Improving Your Posture

Rib Pain Following An Auto Accident? Whether Bone Or Muscle, A Chiropractor Can Help

Other than whiplash, broken ribs are one of the most common injuries sustained in motor vehicle accidents. Typically, when someone complains of chest pain in a chiropractic office following an auto accident, the chiropractor will order X-rays to determine if any ribs are separated, broken, or cracked. If the imaging doesn't show evidence of damage to the ribs, the patient may instead of what is called an intercostal injury.

However, sometimes patients are told there may be a crack that hasn't shown on the imaging and, thus, the patient will be treated as if they do have a cracked rib. Either one can be excruciatingly painful. Having both can make the smallest movements unbearable. Here's what you need to know if you are diagnosed with either or both of these conditions. 

Rib Damage vs. Intercostal Damage

The intercostal muscles are a group of muscles that are between the ribs and help form the chest wall. They are the muscles that are responsible for the mechanical aspects of breathing by helping expand and shrink the chest cavity for each breath. When these muscles or their nerves are damaged, the pain can be similar to that of a broken or cracked rib.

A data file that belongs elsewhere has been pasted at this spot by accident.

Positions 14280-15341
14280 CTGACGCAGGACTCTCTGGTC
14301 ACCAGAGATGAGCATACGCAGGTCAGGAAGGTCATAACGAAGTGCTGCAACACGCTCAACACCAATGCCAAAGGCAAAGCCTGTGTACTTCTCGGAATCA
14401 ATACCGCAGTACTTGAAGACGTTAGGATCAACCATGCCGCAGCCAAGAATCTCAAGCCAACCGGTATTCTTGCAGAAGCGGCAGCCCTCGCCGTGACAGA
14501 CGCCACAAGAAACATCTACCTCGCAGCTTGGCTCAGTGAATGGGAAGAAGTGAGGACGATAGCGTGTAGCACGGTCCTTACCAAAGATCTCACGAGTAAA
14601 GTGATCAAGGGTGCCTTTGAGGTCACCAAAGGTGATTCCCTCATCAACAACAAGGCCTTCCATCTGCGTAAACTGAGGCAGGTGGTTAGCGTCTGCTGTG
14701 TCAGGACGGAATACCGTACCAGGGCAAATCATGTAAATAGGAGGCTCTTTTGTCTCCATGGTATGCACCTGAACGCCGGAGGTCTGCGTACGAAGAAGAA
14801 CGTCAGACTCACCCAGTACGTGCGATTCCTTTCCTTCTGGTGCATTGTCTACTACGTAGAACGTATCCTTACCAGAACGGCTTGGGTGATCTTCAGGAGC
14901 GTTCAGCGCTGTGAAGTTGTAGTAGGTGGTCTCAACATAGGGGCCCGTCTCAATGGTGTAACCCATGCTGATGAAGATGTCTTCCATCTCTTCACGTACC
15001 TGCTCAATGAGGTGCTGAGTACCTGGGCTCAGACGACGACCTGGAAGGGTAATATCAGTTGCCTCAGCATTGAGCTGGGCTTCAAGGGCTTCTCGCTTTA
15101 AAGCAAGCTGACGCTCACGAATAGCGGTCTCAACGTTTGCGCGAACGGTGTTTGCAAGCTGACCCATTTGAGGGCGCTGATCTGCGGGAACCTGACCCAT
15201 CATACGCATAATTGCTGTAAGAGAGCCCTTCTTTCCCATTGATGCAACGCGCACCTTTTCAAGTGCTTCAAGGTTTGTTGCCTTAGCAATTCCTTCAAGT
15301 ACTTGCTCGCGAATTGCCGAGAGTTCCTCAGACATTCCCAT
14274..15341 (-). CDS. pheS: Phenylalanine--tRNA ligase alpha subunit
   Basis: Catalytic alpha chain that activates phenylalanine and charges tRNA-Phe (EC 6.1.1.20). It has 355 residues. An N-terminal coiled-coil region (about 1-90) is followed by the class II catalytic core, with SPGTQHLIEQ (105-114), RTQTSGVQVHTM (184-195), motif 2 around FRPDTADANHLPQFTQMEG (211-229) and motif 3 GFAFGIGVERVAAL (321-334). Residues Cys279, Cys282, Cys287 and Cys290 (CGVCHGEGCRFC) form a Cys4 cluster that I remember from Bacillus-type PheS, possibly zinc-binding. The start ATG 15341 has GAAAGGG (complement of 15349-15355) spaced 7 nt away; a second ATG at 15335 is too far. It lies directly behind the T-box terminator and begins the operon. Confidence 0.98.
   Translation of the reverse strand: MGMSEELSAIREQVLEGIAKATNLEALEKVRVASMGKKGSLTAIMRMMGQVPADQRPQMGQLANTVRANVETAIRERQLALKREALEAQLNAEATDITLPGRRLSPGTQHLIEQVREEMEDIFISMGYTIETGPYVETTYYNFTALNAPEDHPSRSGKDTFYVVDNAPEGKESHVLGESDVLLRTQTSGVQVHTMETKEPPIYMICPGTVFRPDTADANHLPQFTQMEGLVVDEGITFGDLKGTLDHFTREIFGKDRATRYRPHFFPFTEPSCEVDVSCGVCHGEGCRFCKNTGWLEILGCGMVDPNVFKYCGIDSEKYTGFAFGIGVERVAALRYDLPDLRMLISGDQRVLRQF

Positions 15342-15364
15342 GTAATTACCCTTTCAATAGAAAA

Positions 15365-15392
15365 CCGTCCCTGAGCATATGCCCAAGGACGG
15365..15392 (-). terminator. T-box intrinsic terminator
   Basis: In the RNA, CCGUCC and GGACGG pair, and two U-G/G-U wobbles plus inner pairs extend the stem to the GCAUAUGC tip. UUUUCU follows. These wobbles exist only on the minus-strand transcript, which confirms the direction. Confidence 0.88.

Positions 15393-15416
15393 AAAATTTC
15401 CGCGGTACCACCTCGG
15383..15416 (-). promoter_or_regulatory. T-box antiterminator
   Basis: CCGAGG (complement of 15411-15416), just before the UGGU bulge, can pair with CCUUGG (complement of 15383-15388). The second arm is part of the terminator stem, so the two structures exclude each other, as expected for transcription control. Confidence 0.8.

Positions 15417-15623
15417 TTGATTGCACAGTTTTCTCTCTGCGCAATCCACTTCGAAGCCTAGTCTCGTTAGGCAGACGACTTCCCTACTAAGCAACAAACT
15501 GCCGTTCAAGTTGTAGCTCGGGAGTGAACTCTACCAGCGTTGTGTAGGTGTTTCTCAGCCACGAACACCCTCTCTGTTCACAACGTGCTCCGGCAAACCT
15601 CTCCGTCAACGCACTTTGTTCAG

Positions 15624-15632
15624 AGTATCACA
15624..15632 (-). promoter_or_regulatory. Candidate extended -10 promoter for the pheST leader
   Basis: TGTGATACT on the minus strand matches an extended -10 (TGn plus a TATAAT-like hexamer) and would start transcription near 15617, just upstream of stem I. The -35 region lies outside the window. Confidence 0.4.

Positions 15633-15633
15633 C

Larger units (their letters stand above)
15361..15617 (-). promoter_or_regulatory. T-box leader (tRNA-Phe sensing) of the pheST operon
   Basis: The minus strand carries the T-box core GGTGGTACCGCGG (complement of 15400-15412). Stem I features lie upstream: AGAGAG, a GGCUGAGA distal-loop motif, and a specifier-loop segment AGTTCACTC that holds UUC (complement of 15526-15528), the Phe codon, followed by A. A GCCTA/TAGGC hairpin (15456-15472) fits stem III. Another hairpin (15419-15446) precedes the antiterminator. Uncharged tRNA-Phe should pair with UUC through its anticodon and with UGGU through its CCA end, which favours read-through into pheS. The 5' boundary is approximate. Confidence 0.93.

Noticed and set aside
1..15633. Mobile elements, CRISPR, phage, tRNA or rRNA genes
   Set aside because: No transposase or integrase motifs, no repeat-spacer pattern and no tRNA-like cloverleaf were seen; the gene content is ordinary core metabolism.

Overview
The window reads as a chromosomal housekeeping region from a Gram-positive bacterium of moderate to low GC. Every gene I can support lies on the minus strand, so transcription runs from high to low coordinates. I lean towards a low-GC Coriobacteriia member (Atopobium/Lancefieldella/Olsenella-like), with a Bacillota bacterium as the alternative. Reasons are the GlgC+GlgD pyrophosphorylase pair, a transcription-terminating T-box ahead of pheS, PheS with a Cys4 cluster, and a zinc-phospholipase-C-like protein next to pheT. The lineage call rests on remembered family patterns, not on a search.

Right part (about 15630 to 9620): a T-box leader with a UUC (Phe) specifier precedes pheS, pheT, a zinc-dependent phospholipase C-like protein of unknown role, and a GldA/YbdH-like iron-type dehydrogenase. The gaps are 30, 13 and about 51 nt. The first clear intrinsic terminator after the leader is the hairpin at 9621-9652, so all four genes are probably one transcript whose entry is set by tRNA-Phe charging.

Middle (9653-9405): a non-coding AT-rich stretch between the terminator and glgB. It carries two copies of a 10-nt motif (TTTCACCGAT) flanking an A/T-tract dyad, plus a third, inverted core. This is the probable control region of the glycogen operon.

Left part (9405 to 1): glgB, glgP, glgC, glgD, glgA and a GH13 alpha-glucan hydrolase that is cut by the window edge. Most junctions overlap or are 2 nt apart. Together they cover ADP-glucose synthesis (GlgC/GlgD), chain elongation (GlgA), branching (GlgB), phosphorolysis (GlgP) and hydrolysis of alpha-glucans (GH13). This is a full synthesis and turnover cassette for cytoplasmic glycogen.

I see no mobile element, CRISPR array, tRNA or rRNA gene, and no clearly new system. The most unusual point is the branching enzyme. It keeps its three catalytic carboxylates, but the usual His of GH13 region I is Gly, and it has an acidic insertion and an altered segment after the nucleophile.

The main difference between these two conditions is that a broken rib can puncture a lung if the patient is not careful. Also, a slight crack in a rib could expand and break if the patient overexerts themselves or does something as simple as sneezing. Therefore, it's important to describe the pain you feel with as much detail as possible so your chiropractor will be able to determine if you have a cracked rib that is too small to be seen in X-rays. The reason for this is that it can change your treatment plan. 

Chiropractic Treatment

You may be prescribed anti-inflammatory pain medication and muscle relaxers, but chiropractic care is typically more effective for pain relief. A chiropractor can realign your rib cage by making low-impact, low-force manual adjustments. Separated and broken ribs are easier to assess and realign than cracked ribs, for obvious reasons.

For intercostal damage, your chiropractor may also recommend ice treatment, which you can do in the privacy of your home with an ice therapy machine. If there's a concern of cracked ribs or intercostal damage, your chiropractor may recommend occupational therapy or physical therapy to help you compensate for and avoid the pain of damaged ribs or intercostal muscles.

If you are seeking auto accident treatment services, start calling chiropractors in your area today.